The Producer Price Index is one of two key market pricing series put out by the Bureau of Labor Statistics on a monthly basis. It is one of the oldest continuous data series collected by the Federal government, having begun in the 1890s. It consists of a weighted index of prices measured at the wholesale and production levels. The BLS releases an index for commodities (for example energy, natural gas, scrap metals), intermediate goods (like fuel, lumber, steel bar), and for finished goods. The PPI serves as a good indicator of medium term inflation prospects. It is not measuring consumer prices, and many producer prices are locked into longer term contracts. As such, it measures spot prices better than actual consumer inflation.
The Producer Price Index for finished goods increased 0.8 percent in June, the index for intermediate goods advanced 0.5 percent, and the crude goods index was unchanged. This suggests that inflation is still tame, but rising particularly for finished products. In fact, once the seasonal adjustments are removed, prices for finished goods were up 2.5 percent on an annualized basis. While much of the increase was due to volatility in the energy sector, overall prices are also rising. The same was true at the intermediate and crude processing stages.
Interestingly, the trend for crude materials – once seasonal adjustments are removed, shows rapidly increasing prices – something that should be expected considering the weakness in the dollar. After falling fairly rapidly during the last part of 2012, year over year prices in the past quarter were up – 3.1 percent year over year in April, 7.1 percent in May and now 11.0 percent in June. This suggests that the top line numbers are highly subject to statistical factors rather than actual price changes.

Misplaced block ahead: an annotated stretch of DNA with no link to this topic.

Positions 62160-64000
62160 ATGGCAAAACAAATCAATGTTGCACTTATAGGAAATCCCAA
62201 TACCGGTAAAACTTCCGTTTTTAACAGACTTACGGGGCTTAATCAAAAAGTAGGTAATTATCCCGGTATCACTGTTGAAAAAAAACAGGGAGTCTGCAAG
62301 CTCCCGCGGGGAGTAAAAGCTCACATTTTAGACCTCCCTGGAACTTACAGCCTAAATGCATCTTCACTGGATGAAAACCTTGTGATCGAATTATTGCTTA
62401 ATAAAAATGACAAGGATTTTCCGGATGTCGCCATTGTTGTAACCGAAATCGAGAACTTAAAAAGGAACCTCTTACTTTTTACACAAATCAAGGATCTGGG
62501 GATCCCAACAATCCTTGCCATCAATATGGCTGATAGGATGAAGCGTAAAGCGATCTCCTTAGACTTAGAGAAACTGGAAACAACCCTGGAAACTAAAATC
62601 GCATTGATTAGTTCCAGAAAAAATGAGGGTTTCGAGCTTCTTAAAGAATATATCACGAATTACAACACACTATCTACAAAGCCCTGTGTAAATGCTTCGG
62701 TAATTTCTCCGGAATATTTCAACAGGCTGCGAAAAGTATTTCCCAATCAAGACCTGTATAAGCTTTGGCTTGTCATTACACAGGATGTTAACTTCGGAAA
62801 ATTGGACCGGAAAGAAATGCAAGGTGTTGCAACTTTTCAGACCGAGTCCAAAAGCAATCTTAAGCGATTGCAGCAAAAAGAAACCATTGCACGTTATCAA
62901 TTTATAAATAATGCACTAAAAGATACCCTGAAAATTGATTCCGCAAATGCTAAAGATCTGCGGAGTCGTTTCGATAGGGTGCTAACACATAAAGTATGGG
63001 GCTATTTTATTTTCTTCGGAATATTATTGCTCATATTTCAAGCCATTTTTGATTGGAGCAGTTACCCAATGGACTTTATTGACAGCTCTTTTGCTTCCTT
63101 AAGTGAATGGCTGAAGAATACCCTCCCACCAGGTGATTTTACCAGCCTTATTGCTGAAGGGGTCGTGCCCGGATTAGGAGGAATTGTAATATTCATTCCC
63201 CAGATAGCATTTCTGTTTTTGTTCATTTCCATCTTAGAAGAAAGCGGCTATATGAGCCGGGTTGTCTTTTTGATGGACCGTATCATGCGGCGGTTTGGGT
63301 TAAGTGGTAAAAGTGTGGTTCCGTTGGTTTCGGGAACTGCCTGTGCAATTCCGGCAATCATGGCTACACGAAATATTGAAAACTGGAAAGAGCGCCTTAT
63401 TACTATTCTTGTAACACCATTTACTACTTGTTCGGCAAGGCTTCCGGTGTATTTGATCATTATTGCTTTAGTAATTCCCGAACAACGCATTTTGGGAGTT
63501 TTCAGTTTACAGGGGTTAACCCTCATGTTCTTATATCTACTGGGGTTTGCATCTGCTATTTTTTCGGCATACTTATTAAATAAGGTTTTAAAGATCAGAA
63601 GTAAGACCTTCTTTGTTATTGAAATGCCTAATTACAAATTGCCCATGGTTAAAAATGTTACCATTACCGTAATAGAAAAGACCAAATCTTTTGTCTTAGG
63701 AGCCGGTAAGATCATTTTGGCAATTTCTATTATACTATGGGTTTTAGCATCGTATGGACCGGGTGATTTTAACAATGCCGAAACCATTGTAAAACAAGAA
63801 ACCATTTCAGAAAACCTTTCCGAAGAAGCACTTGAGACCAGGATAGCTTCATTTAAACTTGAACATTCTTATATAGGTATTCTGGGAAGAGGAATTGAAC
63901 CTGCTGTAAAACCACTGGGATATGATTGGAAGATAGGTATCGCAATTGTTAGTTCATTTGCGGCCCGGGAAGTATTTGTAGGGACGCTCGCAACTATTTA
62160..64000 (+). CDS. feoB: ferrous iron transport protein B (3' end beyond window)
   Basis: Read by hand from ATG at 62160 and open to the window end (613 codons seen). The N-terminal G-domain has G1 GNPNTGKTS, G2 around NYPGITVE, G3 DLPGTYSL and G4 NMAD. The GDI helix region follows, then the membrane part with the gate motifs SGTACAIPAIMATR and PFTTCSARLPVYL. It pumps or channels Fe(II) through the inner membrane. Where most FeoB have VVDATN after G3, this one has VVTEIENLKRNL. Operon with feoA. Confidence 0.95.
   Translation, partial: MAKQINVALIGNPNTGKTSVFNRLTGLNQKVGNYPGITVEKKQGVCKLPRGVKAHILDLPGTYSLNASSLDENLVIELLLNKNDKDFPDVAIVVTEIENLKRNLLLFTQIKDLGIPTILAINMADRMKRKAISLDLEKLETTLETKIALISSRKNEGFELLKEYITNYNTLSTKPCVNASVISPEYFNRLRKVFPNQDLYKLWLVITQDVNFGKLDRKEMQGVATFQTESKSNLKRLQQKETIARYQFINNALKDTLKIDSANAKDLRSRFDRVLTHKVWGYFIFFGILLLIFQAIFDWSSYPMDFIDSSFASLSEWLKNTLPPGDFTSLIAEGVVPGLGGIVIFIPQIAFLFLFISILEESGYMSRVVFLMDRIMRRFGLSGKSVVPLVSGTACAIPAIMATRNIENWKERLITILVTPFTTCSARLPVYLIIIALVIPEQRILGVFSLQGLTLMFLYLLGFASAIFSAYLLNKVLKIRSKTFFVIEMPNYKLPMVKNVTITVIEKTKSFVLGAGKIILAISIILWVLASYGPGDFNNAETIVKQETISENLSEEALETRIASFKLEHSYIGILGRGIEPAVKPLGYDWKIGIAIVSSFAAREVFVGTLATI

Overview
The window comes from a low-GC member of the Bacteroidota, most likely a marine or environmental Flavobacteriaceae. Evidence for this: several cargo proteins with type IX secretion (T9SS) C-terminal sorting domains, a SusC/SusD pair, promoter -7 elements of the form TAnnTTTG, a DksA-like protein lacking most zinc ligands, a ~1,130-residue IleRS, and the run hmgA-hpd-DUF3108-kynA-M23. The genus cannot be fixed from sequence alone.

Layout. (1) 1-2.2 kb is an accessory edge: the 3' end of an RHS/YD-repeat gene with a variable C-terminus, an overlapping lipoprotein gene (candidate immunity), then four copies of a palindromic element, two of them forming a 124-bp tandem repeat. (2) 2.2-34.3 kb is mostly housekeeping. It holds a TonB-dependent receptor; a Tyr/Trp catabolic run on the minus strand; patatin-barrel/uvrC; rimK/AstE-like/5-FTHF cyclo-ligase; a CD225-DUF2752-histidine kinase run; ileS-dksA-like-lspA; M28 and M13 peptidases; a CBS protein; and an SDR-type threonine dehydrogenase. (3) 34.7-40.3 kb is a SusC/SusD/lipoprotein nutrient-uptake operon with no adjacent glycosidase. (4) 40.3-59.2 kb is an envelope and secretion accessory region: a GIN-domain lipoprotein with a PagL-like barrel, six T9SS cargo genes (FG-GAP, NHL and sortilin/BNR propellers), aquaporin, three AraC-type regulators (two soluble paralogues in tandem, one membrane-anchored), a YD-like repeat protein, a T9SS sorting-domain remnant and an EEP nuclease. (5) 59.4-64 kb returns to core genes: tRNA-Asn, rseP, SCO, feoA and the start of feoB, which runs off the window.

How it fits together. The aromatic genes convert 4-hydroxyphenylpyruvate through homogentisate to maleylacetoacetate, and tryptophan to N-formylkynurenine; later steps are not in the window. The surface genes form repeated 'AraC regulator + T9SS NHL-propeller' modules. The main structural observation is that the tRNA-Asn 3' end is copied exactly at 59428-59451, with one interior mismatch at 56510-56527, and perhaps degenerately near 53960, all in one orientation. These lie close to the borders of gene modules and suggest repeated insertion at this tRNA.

Looking across categories, consumption goods like food and non-durables are up on a year over year basis by 3.0 and 3.7 percent respectively. Durable goods (manufactured products) are holding producer level inflation down as they are up only 0.8 percent on a year over year basis. Looking across individual products producer price changes for crude goods are up faster than those for intermediate goods which are up faster than those for finished goods. This means that manufacturers (and workers) are eating much of the overall cost of inflation, something that is being reflected in both falling wage and falling productivity figures. Low inflation is therefore, due to falling wages and profits, while the weak dollar is pushing up prices for crude products. This is unsustainable in the long run, and is a reflection of how policy is showing up in the real economy as workers become poorer, and firms less profitable and productive.